Own construction of plants in Lublin.

In the mid-20s, the management of the plant changed. In 1927, Eng. Jerzy Rudlicki, a graduate of the Higher Aviation School in Paris. In addition to license production, the plant then began to develop its own designs under the direction of Eng. Jerzy Rudlicki. The construction team also included Eng. Jerzy Dąbrowski. The planes of the Plage and Laśkiewicz plants were given the name of Lublin and the designation "R" followed by Roman numerals. The first of its own design was the single-engine Lublin R-VIII biplane biplane, flown in 1928 and produced in the number of 6, in the period 1928 - 1930, of which 3 were then converted into seaplanes and used by Polish Maritime Aviation.

In 1929, a prototype of the R-IX passenger plane (based on the R-VIII design) was flown, and in 1930 it was developed into the R-XI passenger plane. The design was not ordered by the airlines.

Another design was the single-engine Lublin R-X high-wing aircraft, flown in 1929, which won the competition for a liaison plane for Polish Aviation, defeating the PZL Ł.2 plane. It was ordered in the number of only 7 copies. On its basis, Eng. Jerzy Rudlicki designed the R-XIV training plane, the Lublin R-XIII version of which became the basic observation plane of the Polish Aviation in 1933 - 1939. Lublin R-XIV was built in 1930 - 1931, in the number of 15 aircraft, and Lublin R-XIII in 1932 - 1935, in the number of 223 copies. A further 50 were built after the plant was nationalized. In 1930, the Lublin R-XII sports plane was tested, but it was not successful and did not enter production.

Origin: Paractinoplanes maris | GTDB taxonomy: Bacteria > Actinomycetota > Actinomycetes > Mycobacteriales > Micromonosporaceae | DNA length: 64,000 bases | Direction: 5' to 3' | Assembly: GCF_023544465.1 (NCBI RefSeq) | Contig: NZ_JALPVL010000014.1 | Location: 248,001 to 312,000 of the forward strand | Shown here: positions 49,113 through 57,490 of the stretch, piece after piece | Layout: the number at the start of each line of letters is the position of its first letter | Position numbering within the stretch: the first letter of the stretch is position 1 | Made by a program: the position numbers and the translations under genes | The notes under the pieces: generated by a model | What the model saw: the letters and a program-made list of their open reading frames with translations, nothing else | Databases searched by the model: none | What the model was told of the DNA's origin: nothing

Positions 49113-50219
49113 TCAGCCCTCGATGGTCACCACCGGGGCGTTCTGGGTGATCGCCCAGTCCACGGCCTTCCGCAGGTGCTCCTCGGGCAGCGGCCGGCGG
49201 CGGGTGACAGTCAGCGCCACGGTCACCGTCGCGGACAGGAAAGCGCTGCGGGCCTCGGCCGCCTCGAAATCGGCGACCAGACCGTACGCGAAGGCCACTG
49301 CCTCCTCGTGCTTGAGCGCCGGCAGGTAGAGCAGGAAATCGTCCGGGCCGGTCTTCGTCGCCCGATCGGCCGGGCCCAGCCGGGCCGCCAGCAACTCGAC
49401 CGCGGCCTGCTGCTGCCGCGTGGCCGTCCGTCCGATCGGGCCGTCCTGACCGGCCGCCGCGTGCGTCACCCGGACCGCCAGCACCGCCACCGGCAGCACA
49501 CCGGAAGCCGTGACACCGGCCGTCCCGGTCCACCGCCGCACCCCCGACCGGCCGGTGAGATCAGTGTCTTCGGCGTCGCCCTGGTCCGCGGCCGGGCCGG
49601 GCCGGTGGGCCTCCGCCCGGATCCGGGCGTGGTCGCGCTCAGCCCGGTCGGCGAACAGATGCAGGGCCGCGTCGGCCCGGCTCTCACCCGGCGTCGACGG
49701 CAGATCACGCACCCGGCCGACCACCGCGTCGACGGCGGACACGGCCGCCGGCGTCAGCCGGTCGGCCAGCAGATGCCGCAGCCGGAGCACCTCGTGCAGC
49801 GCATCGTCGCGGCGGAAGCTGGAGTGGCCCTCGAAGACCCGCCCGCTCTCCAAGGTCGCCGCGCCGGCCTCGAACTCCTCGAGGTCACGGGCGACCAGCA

Another design of the passenger plane was the Lublin R. XVI, from 1932, which was also not purchased by LOT Polish Airlines. On its basis, in the period 1933-1935, 6 R-XVI-b planes in the sanitary version were built. The last construction of the plant was the Lublin R-XX heavy seaplane twin-engine, flew in 1935, which also did not enter production. In addition to the constructed structures, the plant office also developed several other projects that were not implemented.

Lublin R-XIII.

Lublin R-XIII / R-XIV - the first flight was performed by the R-XIV plane in June 1930. The plane is a development of the R-X plane. The military ordered 15 copies. In July 1931, the plane underwent tests. During one flight, the steering rod pin was sheared off. The pilot jumped out with a parachute, and the plane landed correctly, stopping in the ditch. However, the constructor decided that the symbol R-XIV was unlucky and changed the designation to R-XIII, which was initially omitted.

The R-XIII aircraft entered mass production. A total of 273 aircraft of all versions were produced. The following versions were built: R-XIII A (30 copies, 1931), R-XIII B (20 copies, 1932), R-XIII C (48 copies, 1933), R-XIII D (95 copies, 1933) ), R-XIII E (prototype with 360 PS Gnôme-Rhône 7K Titan engine, 1934), R-XIII F (58 units, 1934), R-XIII bis / hydro (4 units, 1931), R- XIII ter / hydro (10 copies, 1934), R-XIII G (6 copies, 1934), R-XIII Dr. "Blue Bird" rally plane (1 copy, 1933), R-XIII t two-wheeler aircraft made of conversion of existing aircraft (8 copies).

Data of T-T Lublin R-XIII:

Span 13.25 m. Length 8.20 m. Height 2.76 m. Bearing area 24.5 m2. Curb weight 800 kg. Gross weight is 1,290 kg. Top speed 180 km / h. Service ceiling 4,100 m. Range 600 km. The plane was armed with one mobile machine gun operated by an observer. 220 HP (162 kW) radial engine.

Written by Karol Placha Hetman